Mr Young: This issue is dealt with at great length in the recent DECC report on the Preese Hall earthquake. There were earthquakes, which were not caused so much by the fracturing of the rock but by existing geological faults being lubricated by the water that was pumped in; there is a difference there. That report set out very clear recommendations about a traffic light system for monitoring the seismicity that is associated with the process. It is a very conservative system, which recommends that the process be stopped once the level of seismicity reaches 0·5, which is a very small level.
Mr Flanagan: So, once it reaches 0·5 and you turn off the water, is that the end of it?
Mr Young: That is what will emerge from the recommendations and the regulations that will be worked out between now and the process. The latest research that we have is the Preese Hall report, which has considered this very question and has come up with recommendations that we will follow.
Mr Flanagan: Your answer takes us back to Mr Reay's final comments to Mr McKay. The evidence is just not there. If that is the case, why are we rushing into this? That gas has been there for thousands of years and it is not going anywhere. Why are we rushing?
Mr Young: We are not rushing into this.
Mr Flanagan: You are telling me that a planning application will be submitted in 15 months' time: that is rushing.
Mr Young: And then these issues will be considered in the context of the existing science. If the existing science does not give satisfactory answers, I am sure the application will be refused.
Mr Flanagan: Surely those issues should have been considered before a licence was given?
Mr Young: It is not a licence for fracking. We keep saying that. It is a licence to explore.
Mr Thompson: All we are doing at present is having a look to see what is down there. There is no licence to frack.
Mr Flanagan: Mr Thompson, if you are having a look to see what is down there, how come Tamboran has published figures telling us exactly what is down there, the economic benefit of it —
Mr Young: They have not done —
Mr Flanagan: — how many jobs it will create, and how long it will give us security of supply? If we do not know what is down there, how can they publish those figures and how come you have not come out saying that those figures are not right?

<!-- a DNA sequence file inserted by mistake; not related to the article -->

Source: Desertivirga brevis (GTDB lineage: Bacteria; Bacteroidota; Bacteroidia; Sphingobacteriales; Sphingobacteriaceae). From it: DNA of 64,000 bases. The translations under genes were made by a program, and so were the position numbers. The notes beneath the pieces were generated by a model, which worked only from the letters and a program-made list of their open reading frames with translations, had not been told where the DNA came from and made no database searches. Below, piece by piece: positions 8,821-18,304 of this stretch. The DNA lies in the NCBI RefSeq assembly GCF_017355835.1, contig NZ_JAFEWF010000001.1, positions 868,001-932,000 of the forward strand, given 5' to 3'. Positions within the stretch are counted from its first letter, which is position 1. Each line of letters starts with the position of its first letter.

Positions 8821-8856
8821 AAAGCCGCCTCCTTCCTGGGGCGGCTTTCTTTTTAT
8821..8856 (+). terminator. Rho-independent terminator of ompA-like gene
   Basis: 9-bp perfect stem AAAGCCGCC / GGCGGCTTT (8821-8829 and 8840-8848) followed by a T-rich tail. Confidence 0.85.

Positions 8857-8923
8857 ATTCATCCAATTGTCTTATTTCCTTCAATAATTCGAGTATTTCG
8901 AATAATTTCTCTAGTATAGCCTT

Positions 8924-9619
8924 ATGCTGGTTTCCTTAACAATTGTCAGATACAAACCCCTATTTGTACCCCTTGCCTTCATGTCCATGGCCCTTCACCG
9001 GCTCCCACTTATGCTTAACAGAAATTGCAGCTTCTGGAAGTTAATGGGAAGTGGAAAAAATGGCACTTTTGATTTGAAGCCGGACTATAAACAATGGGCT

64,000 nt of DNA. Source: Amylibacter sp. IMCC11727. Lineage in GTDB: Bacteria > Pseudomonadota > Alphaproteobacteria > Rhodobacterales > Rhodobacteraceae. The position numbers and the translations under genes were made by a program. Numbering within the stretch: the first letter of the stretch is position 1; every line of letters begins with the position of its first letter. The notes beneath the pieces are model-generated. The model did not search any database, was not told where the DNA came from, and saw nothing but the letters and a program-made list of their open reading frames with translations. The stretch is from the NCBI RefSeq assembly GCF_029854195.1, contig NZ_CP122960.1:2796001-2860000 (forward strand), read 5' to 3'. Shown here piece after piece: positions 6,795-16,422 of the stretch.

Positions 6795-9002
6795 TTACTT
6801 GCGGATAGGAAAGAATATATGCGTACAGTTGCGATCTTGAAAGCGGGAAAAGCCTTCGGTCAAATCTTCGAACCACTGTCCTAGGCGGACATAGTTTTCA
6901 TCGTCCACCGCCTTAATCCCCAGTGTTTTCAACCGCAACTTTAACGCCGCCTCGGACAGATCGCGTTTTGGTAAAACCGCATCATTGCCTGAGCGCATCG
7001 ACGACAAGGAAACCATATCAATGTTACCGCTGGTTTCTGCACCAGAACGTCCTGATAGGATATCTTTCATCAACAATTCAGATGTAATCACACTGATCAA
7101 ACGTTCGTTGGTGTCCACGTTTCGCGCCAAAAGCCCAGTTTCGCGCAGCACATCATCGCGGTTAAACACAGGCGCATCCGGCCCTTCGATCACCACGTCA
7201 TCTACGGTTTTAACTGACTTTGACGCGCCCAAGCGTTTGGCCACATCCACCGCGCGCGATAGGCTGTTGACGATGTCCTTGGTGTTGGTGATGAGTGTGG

Mr Young: That is the whole point of exploration. Tamboran has made estimates based on geological knowledge that we have, which is limited to a few boreholes and some seismic data. That is the point of the first phase of the exploration programme: for Tamboran to collect the information that it needs to make that assessment.
Mr Flanagan: So if that information is not correct, why bother to put it out?
Mr Thompson: That is a decision for the company. You and I understand why they are doing that.
Mr Flanagan: You are right and cynical too, Mike, are you?
Mr Thompson: We understand that there are commercial reasons why they suggest that. Tamboran is coming to give evidence next week and the Committee will have an opportunity to talk to the company then. We reckon that knowledge is limited. There is some knowledge about what is there, but it is limited and that is why the licence has been granted to do this exploratory work and find out, much more definitively, what is there, how much it is and whether it can be extracted. Those figures, which are guess-estimates by the company, would then start to be firmed up. At this stage, they can only be guess-estimates because the work has not been done.
Mr Flanagan: I am sorry, Chair; I know that I said I was finished. If we are relying on Tamboran —
The Chairperson: That is four questions. [Laughter.]
Mr Flanagan: If we are relying on Tamboran's guess-estimates as to what is there, which are designed to attract investors, how can we be sure that the information that it gives on the environmental impact of this is correct? They say that they will not use chemicals. How can we trust them on that? There will be no guarantee in any contract that they will not use chemicals.
Mr Young: That is neither here nor there. The issue will be what the planning authority decides. If the planning permission is given on the basis that Tamboran will not use chemicals, it will not do so.
Mr Flanagan: Can it be done without chemicals?
Mr Young: Derek will have more information about this, but I understand that, because we are talking about shallower depths, the pressures are much lower. Chemicals are needed where fracking is done at great depth and where chemical lubricants are required to facilitate the process. I understand that this is possible to do without chemicals. Tamboran has signed a declaration that it will not use chemicals. It is a hypothetical question because it will depend on what Tamboran proposes to do and what the planning authority authorises.
Mr Flanagan: You have said that it is possible to do it without chemicals. Where did you get that information? Is it from Tamboran's experts?
Mr Reay: There are examples where this has been carried out without chemicals in Canada, in shallower shale gas plays. I am sure that we can provide information on that.
The Chairperson: Thank you very much, Mr Flanagan. Mr Agnew, can I ask you to be —